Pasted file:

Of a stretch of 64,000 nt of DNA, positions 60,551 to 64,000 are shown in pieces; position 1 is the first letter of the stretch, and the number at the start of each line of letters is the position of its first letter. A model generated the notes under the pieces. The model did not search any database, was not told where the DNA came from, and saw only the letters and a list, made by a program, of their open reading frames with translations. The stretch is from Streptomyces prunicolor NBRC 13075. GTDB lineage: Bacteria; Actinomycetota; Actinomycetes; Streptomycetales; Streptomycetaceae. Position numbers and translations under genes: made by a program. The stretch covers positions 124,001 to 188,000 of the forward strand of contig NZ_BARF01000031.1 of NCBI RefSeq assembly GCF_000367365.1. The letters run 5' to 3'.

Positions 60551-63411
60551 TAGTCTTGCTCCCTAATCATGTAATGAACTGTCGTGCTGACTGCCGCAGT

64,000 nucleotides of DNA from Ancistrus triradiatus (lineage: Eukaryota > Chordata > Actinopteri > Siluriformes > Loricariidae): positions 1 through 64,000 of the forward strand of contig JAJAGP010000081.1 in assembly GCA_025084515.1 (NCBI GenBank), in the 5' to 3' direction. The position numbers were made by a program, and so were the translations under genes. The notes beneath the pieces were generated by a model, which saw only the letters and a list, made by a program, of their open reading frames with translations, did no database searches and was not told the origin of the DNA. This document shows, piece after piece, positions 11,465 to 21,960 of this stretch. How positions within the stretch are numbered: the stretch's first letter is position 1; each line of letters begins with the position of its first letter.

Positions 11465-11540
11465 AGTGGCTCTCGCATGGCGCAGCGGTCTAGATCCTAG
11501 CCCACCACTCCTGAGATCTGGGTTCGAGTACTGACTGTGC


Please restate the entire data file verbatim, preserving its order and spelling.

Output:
Of a stretch of 64,000 nt of DNA, positions 60,551 to 64,000 are shown in pieces; position 1 is the first letter of the stretch, and the number at the start of each line of letters is the position of its first letter. A model generated the notes under the pieces. The model did not search any database, was not told where the DNA came from, and saw only the letters and a list, made by a program, of their open reading frames with translations. The stretch is from Streptomyces prunicolor NBRC 13075. GTDB lineage: Bacteria; Actinomycetota; Actinomycetes; Streptomycetales; Streptomycetaceae. Position numbers and translations under genes: made by a program. The stretch covers positions 124,001 to 188,000 of the forward strand of contig NZ_BARF01000031.1 of NCBI RefSeq assembly GCF_000367365.1. The letters run 5' to 3'.

Positions 60551-63411
60551 TAGTCTTGCTCCCTAATCATGTAATGAACTGTCGTGCTGACTGCCGCAGT

64,000 nucleotides of DNA from Ancistrus triradiatus (lineage: Eukaryota > Chordata > Actinopteri > Siluriformes > Loricariidae): positions 1 through 64,000 of the forward strand of contig JAJAGP010000081.1 in assembly GCA_025084515.1 (NCBI GenBank), in the 5' to 3' direction. The position numbers were made by a program, and so were the translations under genes. The notes beneath the pieces were generated by a model, which saw only the letters and a list, made by a program, of their open reading frames with translations, did no database searches and was not told the origin of the DNA. This document shows, piece after piece, positions 11,465 to 21,960 of this stretch. How positions within the stretch are numbered: the stretch's first letter is position 1; each line of letters begins with the position of its first letter.

Positions 11465-11540
11465 AGTGGCTCTCGCATGGCGCAGCGGTCTAGATCCTAG
11501 CCCACCACTCCTGAGATCTGGGTTCGAGTACTGACTGTGC